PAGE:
When daylight came - a series of Ansons buzzed low over us - later on, they started dropping the inflated inner tubes from plane wheels - these 'tubes invariably landed a distance away - and the high wind meant they sped across the water even further off!  Eventually, one tube landed in a position which I thought I may be able to swim to and intercept. Never a strong swimmer - I figured that I could plug away doing my breast-stroke, and get the tube. I jumped in - and immediately got a mouthful of nasty oils and other fluids from the engines! Anyway, I battled through the awesome waves - and got to the inner tube - which had a thin rope tied in two places to make a loop. I put my arm through the loop and set off back to the plane.
 
A couple of the other chaps were standing on the tailplane to haul me out of the water, putting my arms up for them to take hold - I put my arm on the wrong side of the rope loop! The ' tube, thus released, sped away across the water faster than I could recover it! Now thoroughly drenched - in that strong wind I began to suffer in consequence.
 
Later, one of the Ansons dropped a dinghy - uninflated- but a valuable source of hope. It was then that the Australian, Jack, dived into the water, began swimming strongly using the crawl - I wondered how it was I'd struggled away with my slow, inadequate breast stroke - yet here was someone who would have done justice in an Olympic heat!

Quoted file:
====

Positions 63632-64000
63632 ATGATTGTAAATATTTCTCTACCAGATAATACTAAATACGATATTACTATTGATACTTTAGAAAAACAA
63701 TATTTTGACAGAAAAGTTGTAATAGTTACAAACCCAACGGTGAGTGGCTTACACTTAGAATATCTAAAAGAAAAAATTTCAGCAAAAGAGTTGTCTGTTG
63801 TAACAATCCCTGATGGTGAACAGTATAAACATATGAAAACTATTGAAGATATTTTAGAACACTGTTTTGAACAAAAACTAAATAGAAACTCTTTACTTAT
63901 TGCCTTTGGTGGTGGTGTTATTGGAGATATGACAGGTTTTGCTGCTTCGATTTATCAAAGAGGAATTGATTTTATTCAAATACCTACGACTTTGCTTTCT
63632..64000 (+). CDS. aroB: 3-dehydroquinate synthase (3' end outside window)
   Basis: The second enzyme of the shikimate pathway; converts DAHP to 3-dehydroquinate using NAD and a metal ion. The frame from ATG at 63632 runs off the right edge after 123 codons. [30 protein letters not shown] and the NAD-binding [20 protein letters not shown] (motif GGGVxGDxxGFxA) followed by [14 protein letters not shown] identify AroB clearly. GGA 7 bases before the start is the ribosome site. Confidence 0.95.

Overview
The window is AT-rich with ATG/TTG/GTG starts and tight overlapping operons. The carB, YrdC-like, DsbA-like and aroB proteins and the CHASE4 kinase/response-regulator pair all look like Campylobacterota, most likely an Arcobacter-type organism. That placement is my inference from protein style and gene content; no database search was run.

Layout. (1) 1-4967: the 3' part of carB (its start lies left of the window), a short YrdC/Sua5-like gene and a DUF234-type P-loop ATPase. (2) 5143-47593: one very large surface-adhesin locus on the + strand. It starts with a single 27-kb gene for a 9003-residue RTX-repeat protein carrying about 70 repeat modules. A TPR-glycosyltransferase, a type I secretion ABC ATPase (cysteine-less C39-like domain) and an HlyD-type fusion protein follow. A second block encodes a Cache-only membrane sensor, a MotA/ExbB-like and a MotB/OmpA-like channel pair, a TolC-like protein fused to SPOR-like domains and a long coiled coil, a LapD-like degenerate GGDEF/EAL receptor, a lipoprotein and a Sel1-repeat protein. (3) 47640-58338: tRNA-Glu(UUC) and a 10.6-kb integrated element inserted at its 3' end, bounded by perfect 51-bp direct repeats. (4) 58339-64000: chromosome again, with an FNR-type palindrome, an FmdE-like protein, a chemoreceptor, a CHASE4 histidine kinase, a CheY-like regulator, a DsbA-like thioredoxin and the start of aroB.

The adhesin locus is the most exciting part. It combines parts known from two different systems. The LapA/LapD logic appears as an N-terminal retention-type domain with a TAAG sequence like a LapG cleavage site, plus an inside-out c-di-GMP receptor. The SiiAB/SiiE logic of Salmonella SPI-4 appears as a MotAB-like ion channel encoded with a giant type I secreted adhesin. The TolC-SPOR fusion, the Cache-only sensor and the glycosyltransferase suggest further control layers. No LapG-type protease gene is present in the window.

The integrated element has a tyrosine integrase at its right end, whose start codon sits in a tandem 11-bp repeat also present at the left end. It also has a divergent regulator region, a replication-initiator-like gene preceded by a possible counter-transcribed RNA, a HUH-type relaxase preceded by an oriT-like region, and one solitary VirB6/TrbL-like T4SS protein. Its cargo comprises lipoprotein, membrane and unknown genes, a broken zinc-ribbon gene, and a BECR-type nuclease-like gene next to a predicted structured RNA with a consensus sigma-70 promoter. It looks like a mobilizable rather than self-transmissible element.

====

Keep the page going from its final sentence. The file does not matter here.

He recovered the dinghy- and it was up to us to get it inflated, SAP (soon as possible)! However, we found that the dinghy was not in the best condition - for years it been held up by instructors in one of the various flying schools - used to demonstrate how a turn of the handle on the C02 bottle would unleash a puff of the gas into it. Due to thousands of ' puffs' meant that the bottle was now empty! Then we found a hand pump stowed with the pack - it was like a small concertina - made of rings of rubberised canvas glued together. I said 'My mother makes these - doing piece-work at home in UK we'll be OK now'. But the pump was perished - one squeeze - and it burst!
 
Rescue at last!


We had been in this perilous situation for about nine hours by now - and our hopes were beginning to become a little thin - no rescue scheme seemed to work! We were taking turns to blow up the dinghy by mouth - unsurprisingly, the two non-swimmers were the ones most prominent in this endeavour! I still have a vivid picture in my mind of Paddy Kennedy's cheeks puffed out to full stretch - the look in his eyes told – much better than any words - how he regarded this lifeline! However, we had discovered that the dinghy was only a three-man version - and further, it was perished and leaky, too!